- Disconnecting the camera or removing the memory card from a computer while the computer is still communicating with the card. When a computer is aware of the presence of a memory card, it is continually in communication with the content of the card and the image file information - the file header on a Windows computer or the info fork on a Mac computer. If the camera's USB cable is pulled from the camera or computer, or the memory card is pulled from a memory card reader or printer while computer is reading the card, the header or info fork might become corrupted. The thumbnail file of the image may appear scrambled or there will part of the image with the rest of the area being gray. Here, again, the camera will be unable to read the corrupted data and may not be able to get past the corrupted image. Media recovery software may be able to save the card and the images, but the chances are less than if an edited image is returned to the card. To properly disconnect a USB cable or remove a memory card from a memory card reader or a printer, first close all image files and imaging applications to be sure the computer or printer is no longer communicating with the files. Then shut down the USB connection with the camera or card. Computers see cameras and memory cards as drives. On a Windows computer, use the Safely Remove Hardware function in the Taskbar on the Desktop screen before unplugging a camera or removing a memory card. On a Mac platform, either drag the drive icon on the Desktop screen to the Trash, or use the EJECT button before disconnecting the camera or removing the card from the card reader or printer.
Caring for and using a memory card properly can help avoid the calamity of losing precious memories which often far outweigh the monetary value of a memory card. Employing the methods above will give your memory cards a long and healthy life.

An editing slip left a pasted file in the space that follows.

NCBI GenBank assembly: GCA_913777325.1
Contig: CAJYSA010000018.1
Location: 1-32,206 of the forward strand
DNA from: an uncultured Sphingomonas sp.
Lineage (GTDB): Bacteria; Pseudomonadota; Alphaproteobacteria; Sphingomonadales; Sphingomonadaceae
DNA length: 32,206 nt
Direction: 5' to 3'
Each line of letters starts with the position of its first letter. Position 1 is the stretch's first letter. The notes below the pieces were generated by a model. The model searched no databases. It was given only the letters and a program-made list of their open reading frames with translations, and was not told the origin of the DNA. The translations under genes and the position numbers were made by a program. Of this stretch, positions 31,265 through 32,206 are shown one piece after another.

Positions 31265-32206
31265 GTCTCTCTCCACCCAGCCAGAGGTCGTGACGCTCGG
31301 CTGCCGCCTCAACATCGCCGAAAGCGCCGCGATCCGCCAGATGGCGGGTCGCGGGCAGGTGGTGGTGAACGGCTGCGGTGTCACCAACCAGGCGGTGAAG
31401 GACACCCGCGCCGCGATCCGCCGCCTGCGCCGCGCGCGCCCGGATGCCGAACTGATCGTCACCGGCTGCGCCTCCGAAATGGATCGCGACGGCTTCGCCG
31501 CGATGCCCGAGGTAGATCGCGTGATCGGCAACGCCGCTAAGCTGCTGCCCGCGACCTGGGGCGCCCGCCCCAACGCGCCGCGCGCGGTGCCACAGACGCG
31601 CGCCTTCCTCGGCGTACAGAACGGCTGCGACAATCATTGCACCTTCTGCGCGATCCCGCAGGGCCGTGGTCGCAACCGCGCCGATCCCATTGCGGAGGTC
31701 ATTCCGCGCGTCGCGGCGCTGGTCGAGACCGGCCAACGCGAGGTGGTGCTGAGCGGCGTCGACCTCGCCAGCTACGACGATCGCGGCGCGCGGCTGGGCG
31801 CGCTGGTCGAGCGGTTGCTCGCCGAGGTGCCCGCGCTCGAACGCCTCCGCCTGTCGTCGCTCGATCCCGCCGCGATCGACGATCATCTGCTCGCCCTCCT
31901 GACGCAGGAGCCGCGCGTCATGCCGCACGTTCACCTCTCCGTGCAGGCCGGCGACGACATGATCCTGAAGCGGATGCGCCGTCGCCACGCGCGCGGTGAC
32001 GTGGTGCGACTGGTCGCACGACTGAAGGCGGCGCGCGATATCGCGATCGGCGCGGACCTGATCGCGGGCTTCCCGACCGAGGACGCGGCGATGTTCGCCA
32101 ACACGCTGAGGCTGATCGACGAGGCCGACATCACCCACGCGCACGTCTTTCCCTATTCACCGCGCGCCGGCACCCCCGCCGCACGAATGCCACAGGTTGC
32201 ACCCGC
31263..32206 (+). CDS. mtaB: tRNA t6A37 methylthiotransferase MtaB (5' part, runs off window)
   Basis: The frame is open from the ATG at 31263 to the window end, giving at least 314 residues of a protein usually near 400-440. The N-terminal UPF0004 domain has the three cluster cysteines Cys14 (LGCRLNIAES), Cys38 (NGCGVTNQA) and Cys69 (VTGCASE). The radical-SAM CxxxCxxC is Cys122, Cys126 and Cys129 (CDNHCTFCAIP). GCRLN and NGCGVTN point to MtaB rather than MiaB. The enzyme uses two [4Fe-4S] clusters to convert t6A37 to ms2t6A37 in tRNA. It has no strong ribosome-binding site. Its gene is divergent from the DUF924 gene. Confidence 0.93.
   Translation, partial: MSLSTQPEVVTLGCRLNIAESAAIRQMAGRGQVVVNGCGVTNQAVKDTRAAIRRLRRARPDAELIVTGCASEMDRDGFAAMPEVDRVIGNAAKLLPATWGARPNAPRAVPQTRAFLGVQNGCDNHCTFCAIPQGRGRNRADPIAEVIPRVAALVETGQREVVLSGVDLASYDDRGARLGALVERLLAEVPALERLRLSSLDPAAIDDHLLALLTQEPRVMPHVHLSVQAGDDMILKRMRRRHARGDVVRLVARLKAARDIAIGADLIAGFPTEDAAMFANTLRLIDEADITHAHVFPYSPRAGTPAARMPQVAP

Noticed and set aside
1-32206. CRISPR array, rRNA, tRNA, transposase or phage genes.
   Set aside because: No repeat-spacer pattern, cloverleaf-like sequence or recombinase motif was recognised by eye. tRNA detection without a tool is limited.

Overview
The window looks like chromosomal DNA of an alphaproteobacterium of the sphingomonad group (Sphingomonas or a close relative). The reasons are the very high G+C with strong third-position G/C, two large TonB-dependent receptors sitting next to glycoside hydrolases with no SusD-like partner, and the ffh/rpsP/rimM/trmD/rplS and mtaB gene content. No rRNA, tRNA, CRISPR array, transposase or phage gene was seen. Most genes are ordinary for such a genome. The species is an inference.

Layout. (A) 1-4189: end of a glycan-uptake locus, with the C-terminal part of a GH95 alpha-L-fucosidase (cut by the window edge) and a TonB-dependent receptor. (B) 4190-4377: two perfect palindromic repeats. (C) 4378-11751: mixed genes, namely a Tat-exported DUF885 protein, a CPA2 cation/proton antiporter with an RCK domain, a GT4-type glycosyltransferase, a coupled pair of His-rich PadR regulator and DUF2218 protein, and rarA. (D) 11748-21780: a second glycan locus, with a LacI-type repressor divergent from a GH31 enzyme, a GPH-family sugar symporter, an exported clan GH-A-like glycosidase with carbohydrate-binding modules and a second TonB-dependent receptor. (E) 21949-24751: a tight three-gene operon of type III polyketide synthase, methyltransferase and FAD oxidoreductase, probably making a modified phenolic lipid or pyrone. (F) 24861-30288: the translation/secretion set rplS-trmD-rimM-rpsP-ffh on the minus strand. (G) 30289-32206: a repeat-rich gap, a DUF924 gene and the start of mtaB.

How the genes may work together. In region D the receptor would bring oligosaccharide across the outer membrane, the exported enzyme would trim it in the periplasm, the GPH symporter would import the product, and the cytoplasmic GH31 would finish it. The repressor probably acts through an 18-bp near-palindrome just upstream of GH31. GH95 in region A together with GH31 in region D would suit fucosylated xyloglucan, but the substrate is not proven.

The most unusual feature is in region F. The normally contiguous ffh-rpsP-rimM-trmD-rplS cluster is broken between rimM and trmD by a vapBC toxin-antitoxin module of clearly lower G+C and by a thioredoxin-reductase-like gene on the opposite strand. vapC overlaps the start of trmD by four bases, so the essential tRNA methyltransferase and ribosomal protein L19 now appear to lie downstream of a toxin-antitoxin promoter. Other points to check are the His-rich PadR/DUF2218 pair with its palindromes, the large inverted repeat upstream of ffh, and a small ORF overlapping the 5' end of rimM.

Archive - Compact Cameras:
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- Printing the date on your photos
- Taking better indoor photos
- Changing resolution
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- Avoiding blur in low light
- Taking pictures faster
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- Grainy pictures
- xD-Picture Card Use and Care
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- Shooting for online auctions
- Panoramic photography
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- Get images off of internal memory?
- Increasing shot-to-shot speed
- Tips for shooting portraits
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- Proper settings and exposure for stage photos
- Minimizing glare from glasses
- Adjusting for photos shot into the sun
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- Steadying camera in NIGHT Scene mode
- Extending my battery charge?
- Shooting in cold weather
- Using the Macro shooting mode
- Save a zoomed playback image
- Printing from Olympus software
- Low Light Sports Photography
- Shooting indoors in the winter
- Using my camera on a telescope or microscope
- Tips for getting better results using the flash
- Tips for controlling sunlight